Chinese stars’ public personas—and how they’re destroyed

All the world’s a stage, but celebrities may be taking this idea too seriously. While it’s expected that actors and musicians adopt some sort of character when they perform, some can’t stop seem to acting even when off-screen.

In Chinese pop culture, the term “人设 (renshe),” short for “人物设定” (literally, “character setting”) refers to the public image that celebrities create to promote themselves. Since most of these personas are exaggerations or even fabrications, stars who are notorious for hyping an image are said to be “卖人设 (selling a character).” Self-consciously “mocked” on their TV guest spots and endlessly humble-bragged about in their Weibo blasts, Chinese stars’ fabricated personas fall into a few general categories, listed below.


The Foodie (吃货)


Dilireba in TV program Happy Camp (

People love food. Foodies are non-threatening, down-to-earth, and energetic, so it’s no wonder many celebrities choose to adopt this personality, even (or especially) if they’re best known for having model-esque physiques.

Dilraba Dilmurat, also known as Dilireba, an actress of Uyghur ethnicity, is one of the blogosphere’s most infamous celeb-foodies, having connected her public image with “eating” ever since she was a young break-out star in the early 2010s. She’s shown either eating or craving things in many reality shows, and adopted the nickname 胖迪 (“Fat Di”), though she weighs just 47 kilograms and is around 167 centimeters tall. At first, many netizens said it was smart for Dilraba to style herself a glutton because needed some “shortcomings” to balance out her beauty.

But then, Dilraba took it too far. In one interview, she was asked how to keep fit, and she answered, “Gluttony can make you skinny.” This flippant response enraged some, including who have weight problems. Though people can’t prove Dilraba is not a real foodie, in the aftermath, people felt she was selling the image too purposely, which no longer made it cute.


Old Cadre 老干部


Jin Dong playing He Han in TV series The First Half of My Life

In the past, there was a saying: “If a man is not a bad man, women won’t love him. (男人不坏,女人不爱.)” But today, good can also be sexy. In the past few years, a new persona type has quietly became a favorite of male stars—the “Old Cadre.” They are the opposite to “little fresh meat”: Old-fashioned, traditional, serious, upright, and low-profile, unimpressed with trends and fashion, and always hard working, without seeking fame or attention.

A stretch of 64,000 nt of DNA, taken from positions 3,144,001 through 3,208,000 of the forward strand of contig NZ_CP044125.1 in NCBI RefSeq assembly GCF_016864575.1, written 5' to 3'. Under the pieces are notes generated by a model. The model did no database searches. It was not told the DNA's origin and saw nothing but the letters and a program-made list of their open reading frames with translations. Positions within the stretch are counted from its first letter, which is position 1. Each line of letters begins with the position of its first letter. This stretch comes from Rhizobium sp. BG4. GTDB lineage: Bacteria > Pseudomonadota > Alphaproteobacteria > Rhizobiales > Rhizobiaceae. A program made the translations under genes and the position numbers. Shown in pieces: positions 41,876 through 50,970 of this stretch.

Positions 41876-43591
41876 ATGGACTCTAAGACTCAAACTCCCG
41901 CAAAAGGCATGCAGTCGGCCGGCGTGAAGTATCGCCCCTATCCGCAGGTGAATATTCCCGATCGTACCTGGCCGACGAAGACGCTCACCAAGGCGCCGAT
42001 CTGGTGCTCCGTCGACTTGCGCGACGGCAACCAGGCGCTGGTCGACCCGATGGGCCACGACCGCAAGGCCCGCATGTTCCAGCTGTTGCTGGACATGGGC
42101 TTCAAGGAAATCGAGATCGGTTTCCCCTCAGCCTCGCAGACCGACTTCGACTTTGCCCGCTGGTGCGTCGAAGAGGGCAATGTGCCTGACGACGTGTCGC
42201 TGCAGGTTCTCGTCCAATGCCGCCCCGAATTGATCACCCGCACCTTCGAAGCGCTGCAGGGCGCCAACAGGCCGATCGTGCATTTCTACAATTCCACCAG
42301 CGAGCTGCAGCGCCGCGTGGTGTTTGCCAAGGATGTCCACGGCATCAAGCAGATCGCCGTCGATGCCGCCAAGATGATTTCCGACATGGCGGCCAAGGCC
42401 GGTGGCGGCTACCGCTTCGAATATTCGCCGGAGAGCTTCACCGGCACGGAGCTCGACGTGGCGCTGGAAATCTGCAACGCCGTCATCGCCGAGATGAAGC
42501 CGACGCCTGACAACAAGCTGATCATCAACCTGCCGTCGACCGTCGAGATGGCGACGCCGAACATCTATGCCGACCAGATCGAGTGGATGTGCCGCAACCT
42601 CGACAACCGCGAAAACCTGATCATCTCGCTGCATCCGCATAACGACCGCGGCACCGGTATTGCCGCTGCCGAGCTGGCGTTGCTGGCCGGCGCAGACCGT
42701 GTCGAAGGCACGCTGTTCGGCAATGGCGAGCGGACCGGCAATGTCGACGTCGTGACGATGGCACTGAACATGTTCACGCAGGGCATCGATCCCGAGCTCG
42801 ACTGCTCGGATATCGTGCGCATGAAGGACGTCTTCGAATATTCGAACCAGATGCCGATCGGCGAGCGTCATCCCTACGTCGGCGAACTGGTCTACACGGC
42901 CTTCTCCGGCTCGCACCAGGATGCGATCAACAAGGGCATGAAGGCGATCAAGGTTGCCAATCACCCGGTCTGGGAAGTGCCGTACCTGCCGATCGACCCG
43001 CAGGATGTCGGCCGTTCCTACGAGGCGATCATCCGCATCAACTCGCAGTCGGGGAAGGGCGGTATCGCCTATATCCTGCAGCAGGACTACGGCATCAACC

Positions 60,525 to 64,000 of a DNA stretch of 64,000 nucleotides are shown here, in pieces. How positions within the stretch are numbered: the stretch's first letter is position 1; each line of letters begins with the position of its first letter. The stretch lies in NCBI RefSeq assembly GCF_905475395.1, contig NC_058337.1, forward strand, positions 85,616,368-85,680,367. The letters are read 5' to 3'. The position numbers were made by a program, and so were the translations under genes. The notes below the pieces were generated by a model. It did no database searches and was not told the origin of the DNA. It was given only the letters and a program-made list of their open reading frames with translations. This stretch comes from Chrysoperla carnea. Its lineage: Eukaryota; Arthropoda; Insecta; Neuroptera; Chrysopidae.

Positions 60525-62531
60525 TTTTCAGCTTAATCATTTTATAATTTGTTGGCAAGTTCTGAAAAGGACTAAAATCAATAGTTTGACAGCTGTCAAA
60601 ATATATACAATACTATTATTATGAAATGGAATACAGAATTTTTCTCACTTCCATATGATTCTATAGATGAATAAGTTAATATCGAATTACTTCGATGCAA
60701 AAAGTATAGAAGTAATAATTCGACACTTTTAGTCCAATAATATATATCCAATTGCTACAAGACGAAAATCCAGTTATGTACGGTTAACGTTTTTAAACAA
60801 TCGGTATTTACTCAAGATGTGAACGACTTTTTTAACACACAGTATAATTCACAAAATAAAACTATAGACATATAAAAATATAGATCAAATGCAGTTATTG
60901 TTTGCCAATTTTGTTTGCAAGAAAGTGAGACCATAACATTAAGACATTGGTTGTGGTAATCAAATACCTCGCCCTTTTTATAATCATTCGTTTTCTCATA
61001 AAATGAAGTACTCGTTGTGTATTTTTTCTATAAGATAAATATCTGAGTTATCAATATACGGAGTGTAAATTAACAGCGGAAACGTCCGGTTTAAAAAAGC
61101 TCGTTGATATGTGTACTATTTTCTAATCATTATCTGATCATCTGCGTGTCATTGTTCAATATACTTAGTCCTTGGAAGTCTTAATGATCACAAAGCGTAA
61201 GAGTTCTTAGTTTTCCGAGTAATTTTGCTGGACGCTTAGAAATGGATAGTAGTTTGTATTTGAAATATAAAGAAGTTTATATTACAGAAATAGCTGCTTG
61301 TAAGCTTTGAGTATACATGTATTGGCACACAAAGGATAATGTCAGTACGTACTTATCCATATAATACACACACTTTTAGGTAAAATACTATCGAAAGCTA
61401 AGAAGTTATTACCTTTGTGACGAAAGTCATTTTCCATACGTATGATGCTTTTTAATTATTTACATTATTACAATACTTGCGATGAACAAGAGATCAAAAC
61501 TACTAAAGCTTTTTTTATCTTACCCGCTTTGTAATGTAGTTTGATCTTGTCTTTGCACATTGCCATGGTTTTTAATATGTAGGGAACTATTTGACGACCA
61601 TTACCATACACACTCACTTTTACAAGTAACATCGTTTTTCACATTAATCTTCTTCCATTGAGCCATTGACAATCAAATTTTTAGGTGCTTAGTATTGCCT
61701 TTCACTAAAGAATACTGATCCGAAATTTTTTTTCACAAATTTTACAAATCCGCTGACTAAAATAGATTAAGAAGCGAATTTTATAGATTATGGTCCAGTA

Many stars have been adopting this persona, but the quintessential Old Cadre was Jin Dong, who wasn’t able to keep up the pretense. Since breaking out as the star of TV series The Disguiser, Jin had insisted on using traditional Chinese characters (and no punctuation) on social media, recommending “good” books to his fans to read, promoting the the concept of China’s 24 Solar Terms by publishing a Weibo post on the first day of each term, and claiming that his career goal was to star in lesser-known works (he hasn’t).

At first, audiences ate it up. But gradually, cracks appeared in the facade: First, people found mistakes in his traditional Chinese Weibo posts, including the name of famous writer Mao Dun. Then, he recommended a book named No Excuse, saying it was published by the United States Military Academy at West Point. However, the book was exposed over 10 years ago as a pseudograph with nothing to do with West Point. Many people began to mock Jin for his bad taste.

The final straw was when Jin told the media that he was reading articles written by “Nobel Math Prize winners.” Though it’s theoretically possible that he was fooled by pseudographs again, people couldn’t be reconciled to the idea of a wise, old-school gentleman who didn’t know there wasn’t a Nobel Prize in Math (or alternatively, didn’t read any book at all but lied).

The “No Excuse” book that Jin enthused over (

It gets worse. Earlier this year, after transgender activist and TV show host Jin Xing criticized Jin Dong’s acting in her show, Jin wrote in his Weibo account that “I am a real man and only like to cooperate with real men, who are tough, simple, and clear. Those who are neither men nor women, who are not real men, I have no intention to meet them.” Maybe he was trying to resurrect his old-fashioned image with some old-fashioned male chauvinism….